Housing starts fell 8.1% in September to a 1.439 million unit annual rate, below the consensus of a 1.47 million unit rate. Although the monthly changes have been switching between positive and negative territory this year, the trend in starts has been decidedly downward. September saw the second lowest level in starts since February 2021, while the three month average was the lowest since October 2020. The near-term outlook for starts is also dour, as builder confidence, which correlates strongly with starts, sank in October to its lowest level since 2012 (excluding the pandemic).

Single-family starts fell 4.7%, down in six of the past seven months, to an 892,000 unit annual rate, the lowest level since May 2020. Multifamily starts fell a larger 13.1% to a 530,000 unit rate, but held onto a broader upward trend. Indeed, the six-month average of multifamily starts hit its highest level since September 1986. Starts fell in three of the four regions, including in the South. There wasn’t a large discernable impact from Hurricane Ian which made landfall in Florida at the end of September. But construction activity will likely be affected in the coming months as rebuilding efforts ramp up.

Another Hot CPI Number Puts More Pressure On Pocketbooks

The market is in a very defined downtrend, and we are holding about 70-80% cash. This morning’s CPI (Consumer Price Index) number was a disaster. Wall Street’s hopes that the Federal Reserve might be able to ease up on its battle against inflation later this year were decisively dashed Thursday when consumer price index data for September came in unexpectedly hot. Core CPI, which excludes food and energy, increased 6.6% from a year ago, the highest level since 1982.

There can’t be anyone left in the market who believes the Fed can raise rates by anything less than 75bps at the November meeting. In fact, if this kind of upside surprise is repeated next month, we could be facing a fifth consecutive 0.75% hike in December, with policy rates blowing through the Fed’s peak rate forecast before this year is over.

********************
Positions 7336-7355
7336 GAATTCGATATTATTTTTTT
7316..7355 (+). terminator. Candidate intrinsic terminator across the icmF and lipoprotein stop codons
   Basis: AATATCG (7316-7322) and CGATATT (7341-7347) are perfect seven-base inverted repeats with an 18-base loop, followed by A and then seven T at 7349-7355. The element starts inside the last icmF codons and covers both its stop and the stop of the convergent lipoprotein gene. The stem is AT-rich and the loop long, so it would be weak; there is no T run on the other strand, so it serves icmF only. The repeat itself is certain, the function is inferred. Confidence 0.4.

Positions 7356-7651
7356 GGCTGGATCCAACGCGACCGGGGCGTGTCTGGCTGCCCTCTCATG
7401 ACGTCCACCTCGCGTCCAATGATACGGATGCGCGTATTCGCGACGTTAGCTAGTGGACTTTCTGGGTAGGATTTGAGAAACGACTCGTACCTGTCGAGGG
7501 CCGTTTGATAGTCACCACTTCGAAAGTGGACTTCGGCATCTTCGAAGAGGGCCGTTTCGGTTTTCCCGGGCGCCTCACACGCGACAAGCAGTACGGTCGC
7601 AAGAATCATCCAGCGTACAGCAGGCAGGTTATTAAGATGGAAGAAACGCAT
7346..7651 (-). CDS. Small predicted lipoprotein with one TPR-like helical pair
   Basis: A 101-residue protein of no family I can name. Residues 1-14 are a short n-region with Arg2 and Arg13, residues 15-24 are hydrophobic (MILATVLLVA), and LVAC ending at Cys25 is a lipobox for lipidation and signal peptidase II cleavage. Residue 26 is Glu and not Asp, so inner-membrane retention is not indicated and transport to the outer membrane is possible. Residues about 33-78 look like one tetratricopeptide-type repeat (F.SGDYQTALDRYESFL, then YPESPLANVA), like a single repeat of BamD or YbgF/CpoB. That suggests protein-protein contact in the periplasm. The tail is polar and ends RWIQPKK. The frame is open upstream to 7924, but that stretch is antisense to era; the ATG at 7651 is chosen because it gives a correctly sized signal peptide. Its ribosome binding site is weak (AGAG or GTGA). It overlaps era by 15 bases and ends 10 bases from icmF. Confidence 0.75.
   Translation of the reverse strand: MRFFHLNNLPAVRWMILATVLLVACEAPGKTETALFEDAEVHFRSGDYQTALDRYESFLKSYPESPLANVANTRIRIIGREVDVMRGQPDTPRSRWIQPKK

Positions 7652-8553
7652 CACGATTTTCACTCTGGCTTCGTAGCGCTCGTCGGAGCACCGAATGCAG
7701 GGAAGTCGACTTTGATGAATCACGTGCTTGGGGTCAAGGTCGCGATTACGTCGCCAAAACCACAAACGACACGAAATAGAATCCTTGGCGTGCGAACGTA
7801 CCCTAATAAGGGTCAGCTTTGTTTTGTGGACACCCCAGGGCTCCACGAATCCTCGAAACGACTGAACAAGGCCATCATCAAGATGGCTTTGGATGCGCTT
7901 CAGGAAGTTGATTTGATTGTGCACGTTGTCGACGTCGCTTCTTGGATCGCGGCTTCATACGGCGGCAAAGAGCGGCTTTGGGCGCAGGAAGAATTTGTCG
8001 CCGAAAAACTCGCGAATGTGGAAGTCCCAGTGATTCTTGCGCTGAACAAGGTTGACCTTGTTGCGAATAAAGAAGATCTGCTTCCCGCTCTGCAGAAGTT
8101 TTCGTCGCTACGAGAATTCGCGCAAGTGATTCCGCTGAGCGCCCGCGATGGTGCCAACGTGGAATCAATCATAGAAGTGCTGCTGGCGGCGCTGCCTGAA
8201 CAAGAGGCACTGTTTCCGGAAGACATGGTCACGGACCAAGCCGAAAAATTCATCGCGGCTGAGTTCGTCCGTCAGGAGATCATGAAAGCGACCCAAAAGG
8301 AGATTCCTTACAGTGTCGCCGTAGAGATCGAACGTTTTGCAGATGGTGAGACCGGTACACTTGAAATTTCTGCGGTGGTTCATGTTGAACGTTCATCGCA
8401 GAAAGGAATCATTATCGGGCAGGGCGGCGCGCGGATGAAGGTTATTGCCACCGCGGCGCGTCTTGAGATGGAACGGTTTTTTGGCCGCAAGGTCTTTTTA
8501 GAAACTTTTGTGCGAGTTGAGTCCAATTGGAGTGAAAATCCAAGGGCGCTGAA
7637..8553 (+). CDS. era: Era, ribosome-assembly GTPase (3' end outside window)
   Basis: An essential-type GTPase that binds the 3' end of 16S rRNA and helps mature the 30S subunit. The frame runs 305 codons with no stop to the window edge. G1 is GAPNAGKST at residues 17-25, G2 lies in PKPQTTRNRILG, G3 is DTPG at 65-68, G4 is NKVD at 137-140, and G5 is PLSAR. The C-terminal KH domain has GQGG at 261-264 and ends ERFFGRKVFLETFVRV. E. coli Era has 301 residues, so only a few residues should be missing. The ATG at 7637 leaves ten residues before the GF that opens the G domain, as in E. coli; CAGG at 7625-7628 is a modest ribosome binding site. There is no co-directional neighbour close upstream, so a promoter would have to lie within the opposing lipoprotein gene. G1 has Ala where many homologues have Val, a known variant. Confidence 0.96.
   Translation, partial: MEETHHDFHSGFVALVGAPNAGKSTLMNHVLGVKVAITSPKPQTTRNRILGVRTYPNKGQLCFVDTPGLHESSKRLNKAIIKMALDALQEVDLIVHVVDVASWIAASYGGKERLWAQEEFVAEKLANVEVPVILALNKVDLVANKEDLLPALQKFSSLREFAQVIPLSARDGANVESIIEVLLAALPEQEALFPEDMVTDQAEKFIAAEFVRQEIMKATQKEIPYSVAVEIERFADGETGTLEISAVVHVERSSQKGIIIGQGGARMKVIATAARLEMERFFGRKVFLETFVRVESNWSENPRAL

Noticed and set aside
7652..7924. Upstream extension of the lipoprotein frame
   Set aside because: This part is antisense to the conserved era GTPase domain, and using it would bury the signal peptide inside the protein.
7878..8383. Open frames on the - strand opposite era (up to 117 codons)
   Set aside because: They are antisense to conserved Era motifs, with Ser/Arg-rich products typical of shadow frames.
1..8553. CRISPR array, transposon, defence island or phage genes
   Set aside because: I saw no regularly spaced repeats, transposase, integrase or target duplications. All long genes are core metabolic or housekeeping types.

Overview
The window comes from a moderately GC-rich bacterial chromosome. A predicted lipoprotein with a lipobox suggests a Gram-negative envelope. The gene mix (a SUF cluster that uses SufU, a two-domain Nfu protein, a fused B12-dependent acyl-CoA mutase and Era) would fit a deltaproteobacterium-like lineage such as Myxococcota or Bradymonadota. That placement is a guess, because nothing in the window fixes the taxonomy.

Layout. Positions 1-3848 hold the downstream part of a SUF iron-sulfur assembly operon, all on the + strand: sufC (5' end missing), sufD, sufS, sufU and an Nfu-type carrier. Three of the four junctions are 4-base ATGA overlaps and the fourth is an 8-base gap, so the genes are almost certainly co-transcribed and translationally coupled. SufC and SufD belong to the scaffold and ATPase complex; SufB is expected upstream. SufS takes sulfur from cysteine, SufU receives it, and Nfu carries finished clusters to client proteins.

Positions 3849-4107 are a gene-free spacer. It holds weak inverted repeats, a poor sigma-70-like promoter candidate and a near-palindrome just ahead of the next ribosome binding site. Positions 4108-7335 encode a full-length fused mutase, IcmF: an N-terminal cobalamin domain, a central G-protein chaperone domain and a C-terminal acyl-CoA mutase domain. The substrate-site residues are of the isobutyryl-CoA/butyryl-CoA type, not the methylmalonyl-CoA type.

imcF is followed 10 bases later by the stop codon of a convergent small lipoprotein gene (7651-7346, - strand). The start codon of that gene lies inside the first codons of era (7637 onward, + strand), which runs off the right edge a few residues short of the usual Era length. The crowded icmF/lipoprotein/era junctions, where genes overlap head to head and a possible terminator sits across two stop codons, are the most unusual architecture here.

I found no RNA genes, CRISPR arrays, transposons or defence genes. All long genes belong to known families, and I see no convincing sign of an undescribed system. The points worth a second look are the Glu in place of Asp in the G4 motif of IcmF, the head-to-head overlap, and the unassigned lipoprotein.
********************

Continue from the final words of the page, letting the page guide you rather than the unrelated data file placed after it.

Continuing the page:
The futures market sold off hard this morning but is staging a rally mid-morning. Unfortunately, after 7 down days, we believe this is most likely just investors covering their short positions, and once that fades so will the market.

One of the questions I have been asked the most in virtually every conversation for the past two months is about the mid-term elections. I have been saying people vote by their pocketbooks, and no one, and I mean no one, is better off than they were 12-24 months ago. It is simply impossible when inflation is at a 40-year high. Everyone is paying the price. The rich are less rich, the upper-middle class is dropping down to middle class, the middle class is dropping to lower-middle class, and the poor are just plain suffering.

Remember, elected offices are no more than your employee. In other words, they are a well-compensated manager. Ask yourself if your employee/manager in your district is doing the job you hired them to do. If not, maybe its time to find a new manager of your district.

Four Steps to Identify a New Bull Market

The markets staged a relief rally this week, giving hope the bear market is coming to an end. Unfortunately, the HCM-BuyLine® remains negative and the trend is still down. This did little to affect even the short-term trend, so odds are that this rally was driven by shorts covering and maybe some speculators trying to pick up deals. By the way, there are some great deals out there. Ask yourself this question: if you bought today, would you be happy you did three years from now? I’ll give you my answer to that question using odds. The odds of the market being higher three year from now are incredibly high, and I would say even as high as 90% or better. When you look at stocks like Wells Fargo, Qualcomm, Inc., even Apple and Microsoft are looking like very strong buys. Being patient and waiting until the trend changes is important. We are in a bear market and the probability of the markets selling off even more is very high.

Approximate Cash %